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Should I Go Home to Be With My Dying Parent/ Loved One With Dementia?

My dad told me a few days ago that my mom has gotten much worse and is not taking any food and very little water. She has become mostly non-responsive, but is not in a coma. It looks like she might be actively dying, but we have no idea if she has days or weeks left. I then had to decide if I wanted to and could go home to be with her.

I want to be clear that this is just a thought process around the very end of life. If we want a relationship with our loved one, then truly the end of life days are not as important as the years and months leading up to that time. People who are dying say that they would rather see people before their last days, than only have people come when they are suffering or cannot respond. Visit as often as possible for you before your loved one is in their last days.

In trying to make my choice, I talked to other people, and even searched on the internet because what I was really looking for was something that said: "If your loved one looks like x or does y, then you have z number of days until they die."

Well, no answer like that exists. However, there are still ways to make the decision. Here are some of the questions to consider in deciding to go be with your loved one for their last days.

What do you want ideally? Ideally, I want to be there when Mom dies to help her make that transition and I want to support my father and siblings. So, if that is my ideal, can I make that happen?

What would you regret? If you are having a hard time answering the first question, ask yourself this one. If you are not with your loved one when they die, will you regret it for the rest of your life? For me, I would not regret it if I did not get there, but I want to be there if I can get there. I have been there to help guide many people into the next phase of life/existence, and I just want to be able to do that for my own mother. This is why mainly I was looking for an answer that would tell me exactly how long Mom has to live because I don’t want to miss it unless I have to. Now I know that I can never know how long anyone has left, no matter how hard we try to predict it. So, in some way we always need to be okay if we cannot be there. Other things might be you would regret not being with your siblings at such a time and that might be why you would go home.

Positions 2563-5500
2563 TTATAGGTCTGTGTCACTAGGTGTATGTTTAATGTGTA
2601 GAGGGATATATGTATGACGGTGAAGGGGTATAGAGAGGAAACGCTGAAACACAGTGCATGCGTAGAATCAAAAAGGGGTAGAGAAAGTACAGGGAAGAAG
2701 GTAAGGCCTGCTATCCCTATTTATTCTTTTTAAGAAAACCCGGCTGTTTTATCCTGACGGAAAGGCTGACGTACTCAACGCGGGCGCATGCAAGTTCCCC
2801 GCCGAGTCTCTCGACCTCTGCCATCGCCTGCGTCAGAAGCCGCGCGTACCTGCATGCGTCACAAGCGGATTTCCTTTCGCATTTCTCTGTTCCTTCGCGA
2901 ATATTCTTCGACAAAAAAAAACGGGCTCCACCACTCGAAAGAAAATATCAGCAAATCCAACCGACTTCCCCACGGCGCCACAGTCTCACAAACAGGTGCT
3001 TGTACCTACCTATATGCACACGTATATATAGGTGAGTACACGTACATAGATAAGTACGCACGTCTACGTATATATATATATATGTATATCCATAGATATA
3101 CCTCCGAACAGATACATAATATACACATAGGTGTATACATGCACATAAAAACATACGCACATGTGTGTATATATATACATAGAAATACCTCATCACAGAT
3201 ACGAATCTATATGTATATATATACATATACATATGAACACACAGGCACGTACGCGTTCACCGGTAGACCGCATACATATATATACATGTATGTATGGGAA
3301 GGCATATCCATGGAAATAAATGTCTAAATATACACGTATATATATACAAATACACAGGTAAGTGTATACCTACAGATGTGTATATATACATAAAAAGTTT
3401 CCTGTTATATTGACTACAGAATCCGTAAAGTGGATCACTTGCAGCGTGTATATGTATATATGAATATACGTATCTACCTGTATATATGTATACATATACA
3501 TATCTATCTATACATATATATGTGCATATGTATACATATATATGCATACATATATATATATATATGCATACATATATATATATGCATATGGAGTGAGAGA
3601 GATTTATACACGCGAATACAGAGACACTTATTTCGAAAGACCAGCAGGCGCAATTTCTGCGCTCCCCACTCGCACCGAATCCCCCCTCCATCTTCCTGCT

Who are you going for? Are you going for your loved one, for yourself, or for your parent or siblings? Maybe you have visited a lot and feel okay if you are not there, but your sister really would like you to be there with her as a family.

Why do you want to go? If there is a "should" in your answer, that is not a good enough answer. If we follow "shoulds" then we are operating out of a place of fear, obligation, and guilt, and none of those things contribute to making a healthy decision. You need to weigh out the “shoulds” with answers to the rest of the questions in this post, especially if the “should’s” are coming from other people.

Can you balance what you need with what other members in your family need? If your parent is dying, do your siblings or other parent need you there for support and to go through this together? Does the rest of your family, like your partner and kids need anything from you at home? In the end, all of the people that love you will want you to be healthy in body and mind, so brainstorm on how to get your needs met while meeting as many of their needs as is reasonable and possible.

What does your loved one want? I think it is important to talk about what you want in your last days even at a very young age. Anything could happen at any age. Some parents do not want their kids to see them very sick or hooked up to tubes. If your loved one said they did not want you to be there, maybe don't go. You can always have someone else, probably hospital or hospice staff, read a letter to your loved one from you or play music you have put together for them. You can still be there without physically being there.